Dusk of the Gods is an isometric real-time role-playing game.
The time of Ragnarok draws near. In the final battle between Gods and Giants, the dead will rise from Hela's realm of torture and rally under the banner of Loke, the God of Mischief, who shall turn all of Midgard into a battlefield against his brother Odin, the one-eyed, father of the Gods of Asgard. As Thor drops Mjollnir, his hammer of lightning, as Freya falls from her Golden Cart and Heimdal is pierced by the horns of Loke, the fire giant Surt shall wield his ensorcelled sword and purge the land in flames, so that eons later, a new dynasty of man can arise. Thus the sage Mimer has seen it in the Well of Wisdom. It is the dusk of the gods.
Can fate be turned? Odin summons a champion, who has died on the fields of battle and is guided to Asgard by the Valkyries. This champion must find the six elements needed to forge a chain that can bind the hell hound Fenris, the Giant's best ally in the upcoming pandemonium. In addition, the champion must stop the quarrels of the Gods. Thor has lost the head of his hammer. Vidar, a son of Odin, strives to slay Hodur, who is said to have killed Baldur. Freya, the goddess of love and beauty, desires a necklace held by four dwarves. Frey is madly in love with the giantess Gerd, daughter of Surt, who demands the all-powerful Sword of Victory in exchange for the hand of Gerd. As you plunge into the whirl of intrigue, deceit and greed in the realm of the Viking gods, you travel the lands of the living and the dead, visit Aesir's underwater realm and cross the oceans in a magical pocket ship, and have a hand in all the legends from King Beowulf's fight with the dragon to the slaying of the Lady of the Hill.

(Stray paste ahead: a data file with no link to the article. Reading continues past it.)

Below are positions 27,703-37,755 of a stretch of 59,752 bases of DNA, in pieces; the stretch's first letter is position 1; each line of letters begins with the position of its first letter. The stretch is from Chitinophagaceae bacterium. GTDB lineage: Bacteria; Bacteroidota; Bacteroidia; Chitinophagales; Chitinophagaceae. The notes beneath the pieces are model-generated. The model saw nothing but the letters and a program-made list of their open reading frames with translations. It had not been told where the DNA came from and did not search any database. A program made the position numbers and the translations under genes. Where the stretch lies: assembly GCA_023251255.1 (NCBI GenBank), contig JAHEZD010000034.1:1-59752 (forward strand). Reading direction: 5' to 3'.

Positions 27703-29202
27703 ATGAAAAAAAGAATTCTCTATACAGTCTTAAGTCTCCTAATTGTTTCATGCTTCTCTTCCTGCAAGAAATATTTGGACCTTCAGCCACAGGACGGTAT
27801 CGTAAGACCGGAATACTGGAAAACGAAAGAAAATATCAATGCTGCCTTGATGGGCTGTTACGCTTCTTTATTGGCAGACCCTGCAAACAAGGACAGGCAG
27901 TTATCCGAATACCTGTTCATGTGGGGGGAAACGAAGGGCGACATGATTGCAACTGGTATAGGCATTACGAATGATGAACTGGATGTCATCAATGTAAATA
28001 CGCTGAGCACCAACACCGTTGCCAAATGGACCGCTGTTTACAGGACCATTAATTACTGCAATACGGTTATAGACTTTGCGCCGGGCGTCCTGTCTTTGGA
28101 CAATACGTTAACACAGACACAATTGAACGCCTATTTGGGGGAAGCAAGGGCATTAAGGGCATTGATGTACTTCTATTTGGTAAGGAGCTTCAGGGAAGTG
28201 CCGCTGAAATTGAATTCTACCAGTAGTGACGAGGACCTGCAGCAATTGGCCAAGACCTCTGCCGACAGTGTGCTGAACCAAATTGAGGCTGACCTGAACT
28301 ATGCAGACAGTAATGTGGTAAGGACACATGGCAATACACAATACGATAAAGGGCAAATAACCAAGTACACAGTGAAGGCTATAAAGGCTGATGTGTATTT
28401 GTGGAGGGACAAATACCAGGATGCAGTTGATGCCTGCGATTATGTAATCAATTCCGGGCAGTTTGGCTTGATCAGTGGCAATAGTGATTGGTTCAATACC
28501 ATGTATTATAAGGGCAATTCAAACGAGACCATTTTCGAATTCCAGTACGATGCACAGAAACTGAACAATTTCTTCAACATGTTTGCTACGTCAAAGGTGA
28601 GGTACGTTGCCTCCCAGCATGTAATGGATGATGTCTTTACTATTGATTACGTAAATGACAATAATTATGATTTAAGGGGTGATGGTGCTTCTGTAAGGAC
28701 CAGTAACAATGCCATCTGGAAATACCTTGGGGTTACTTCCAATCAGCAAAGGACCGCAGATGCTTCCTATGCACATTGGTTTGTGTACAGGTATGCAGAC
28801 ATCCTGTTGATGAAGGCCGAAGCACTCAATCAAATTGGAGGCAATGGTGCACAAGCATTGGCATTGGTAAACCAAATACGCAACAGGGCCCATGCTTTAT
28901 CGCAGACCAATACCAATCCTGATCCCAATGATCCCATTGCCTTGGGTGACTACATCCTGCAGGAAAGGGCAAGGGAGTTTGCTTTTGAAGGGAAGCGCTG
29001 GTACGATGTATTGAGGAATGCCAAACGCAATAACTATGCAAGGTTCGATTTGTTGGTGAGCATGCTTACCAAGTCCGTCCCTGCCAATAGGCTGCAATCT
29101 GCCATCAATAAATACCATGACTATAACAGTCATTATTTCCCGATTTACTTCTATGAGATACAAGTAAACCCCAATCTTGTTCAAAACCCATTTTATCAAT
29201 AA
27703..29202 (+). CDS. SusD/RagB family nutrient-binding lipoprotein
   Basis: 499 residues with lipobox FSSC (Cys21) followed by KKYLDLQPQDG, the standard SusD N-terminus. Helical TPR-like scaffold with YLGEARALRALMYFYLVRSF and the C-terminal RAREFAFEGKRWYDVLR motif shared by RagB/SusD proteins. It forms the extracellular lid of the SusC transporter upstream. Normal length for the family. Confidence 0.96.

With a focus on storytelling and dialogue, Dusk of the Gods is an exploration of the Viking legends more than a full-fledged role-playing game - not deep, but broad. Only two basic statistics (Warrior and Sage abilities), few fights in simple "Click 'em dead"-fashion and a rather puzzling system of rune magic are balanced by a score of objects, quests and places in one huge, seamless game world (complete with a day-night cycle).
Dusk of the Gods is an action/adventure/RPG by Event Horizon Software which is set in Norse mythology. Those of you familiar with the latter will know about Ragnarok, the great battle at the end of time between the Aesir and Vanir gods, in which many of the most powerful gods of the good Aesir will be defeated at the hands of the evil Vanir, followed by the dawn of a new age of peace. The Ragnarok Prophecy was destined to be inevitable, but the Aesir gods will choose to try and prolong Ragnarok as long as possible and fight the Vanir right down to the last soldier, no matter how bleak the outlook.
The story of Dusk of the Gods places you in the role of one of the Einherjar, fallen mortals from the human world of Midgard sent to Valhalla, the capital of the Aesir gods. You were chosen by Odin the All-Father himself to find a way not to delay the start of Ragnarok, but instead to find the advantage needed to change fate and allow the Aesir gods to win the war. Of course, changing the future is no easy task, especially when the outcome has been foretold by prophets many times over, but the Aesir gods cling to any last hope of survival.
Dusk of the Gods allows you to choose a character or create your own. If you choose to make your own character, you decide how he or she would act at major points in their life by entering buildings placed on a map; choose to spend time worshipping a god and curry favor with him, fight in battle and expand your combat capabilities, or study magic to improve your knowledge of arcane lore. Each choice takes time in your character's life, and sitting back deciding what to do and trying to find a specific location on the world map to train your character wastes years of his life.